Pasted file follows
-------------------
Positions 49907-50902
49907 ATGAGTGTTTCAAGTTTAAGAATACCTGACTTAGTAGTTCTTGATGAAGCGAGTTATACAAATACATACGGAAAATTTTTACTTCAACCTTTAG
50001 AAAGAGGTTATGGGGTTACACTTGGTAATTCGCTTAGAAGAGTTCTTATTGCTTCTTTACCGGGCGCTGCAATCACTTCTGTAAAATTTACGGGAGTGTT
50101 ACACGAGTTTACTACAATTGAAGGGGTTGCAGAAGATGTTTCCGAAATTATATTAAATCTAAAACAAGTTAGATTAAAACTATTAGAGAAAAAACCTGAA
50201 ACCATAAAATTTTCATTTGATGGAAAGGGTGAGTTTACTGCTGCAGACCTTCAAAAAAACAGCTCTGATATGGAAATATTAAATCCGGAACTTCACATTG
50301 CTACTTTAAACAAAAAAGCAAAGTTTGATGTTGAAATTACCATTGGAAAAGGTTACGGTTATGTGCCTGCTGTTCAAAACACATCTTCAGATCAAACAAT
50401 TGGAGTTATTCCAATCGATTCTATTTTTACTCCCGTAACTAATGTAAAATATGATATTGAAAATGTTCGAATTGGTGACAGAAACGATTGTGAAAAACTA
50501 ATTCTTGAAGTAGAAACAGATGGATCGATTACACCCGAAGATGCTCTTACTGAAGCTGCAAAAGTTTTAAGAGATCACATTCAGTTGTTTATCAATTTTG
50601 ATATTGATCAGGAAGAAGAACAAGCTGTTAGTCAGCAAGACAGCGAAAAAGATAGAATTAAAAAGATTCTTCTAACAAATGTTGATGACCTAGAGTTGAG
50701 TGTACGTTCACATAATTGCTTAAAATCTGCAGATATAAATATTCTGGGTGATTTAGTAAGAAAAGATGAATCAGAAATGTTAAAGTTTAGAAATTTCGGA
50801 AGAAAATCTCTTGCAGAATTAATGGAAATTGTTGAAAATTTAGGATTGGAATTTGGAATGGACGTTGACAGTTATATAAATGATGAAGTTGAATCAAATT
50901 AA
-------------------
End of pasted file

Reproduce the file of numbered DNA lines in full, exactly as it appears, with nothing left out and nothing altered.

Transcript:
Positions 49907-50902
49907 ATGAGTGTTTCAAGTTTAAGAATACCTGACTTAGTAGTTCTTGATGAAGCGAGTTATACAAATACATACGGAAAATTTTTACTTCAACCTTTAG
50001 AAAGAGGTTATGGGGTTACACTTGGTAATTCGCTTAGAAGAGTTCTTATTGCTTCTTTACCGGGCGCTGCAATCACTTCTGTAAAATTTACGGGAGTGTT
50101 ACACGAGTTTACTACAATTGAAGGGGTTGCAGAAGATGTTTCCGAAATTATATTAAATCTAAAACAAGTTAGATTAAAACTATTAGAGAAAAAACCTGAA
50201 ACCATAAAATTTTCATTTGATGGAAAGGGTGAGTTTACTGCTGCAGACCTTCAAAAAAACAGCTCTGATATGGAAATATTAAATCCGGAACTTCACATTG
50301 CTACTTTAAACAAAAAAGCAAAGTTTGATGTTGAAATTACCATTGGAAAAGGTTACGGTTATGTGCCTGCTGTTCAAAACACATCTTCAGATCAAACAAT
50401 TGGAGTTATTCCAATCGATTCTATTTTTACTCCCGTAACTAATGTAAAATATGATATTGAAAATGTTCGAATTGGTGACAGAAACGATTGTGAAAAACTA
50501 ATTCTTGAAGTAGAAACAGATGGATCGATTACACCCGAAGATGCTCTTACTGAAGCTGCAAAAGTTTTAAGAGATCACATTCAGTTGTTTATCAATTTTG
50601 ATATTGATCAGGAAGAAGAACAAGCTGTTAGTCAGCAAGACAGCGAAAAAGATAGAATTAAAAAGATTCTTCTAACAAATGTTGATGACCTAGAGTTGAG
50701 TGTACGTTCACATAATTGCTTAAAATCTGCAGATATAAATATTCTGGGTGATTTAGTAAGAAAAGATGAATCAGAAATGTTAAAGTTTAGAAATTTCGGA
50801 AGAAAATCTCTTGCAGAATTAATGGAAATTGTTGAAAATTTAGGATTGGAATTTGGAATGGACGTTGACAGTTATATAAATGATGAAGTTGAATCAAATT
50901 AA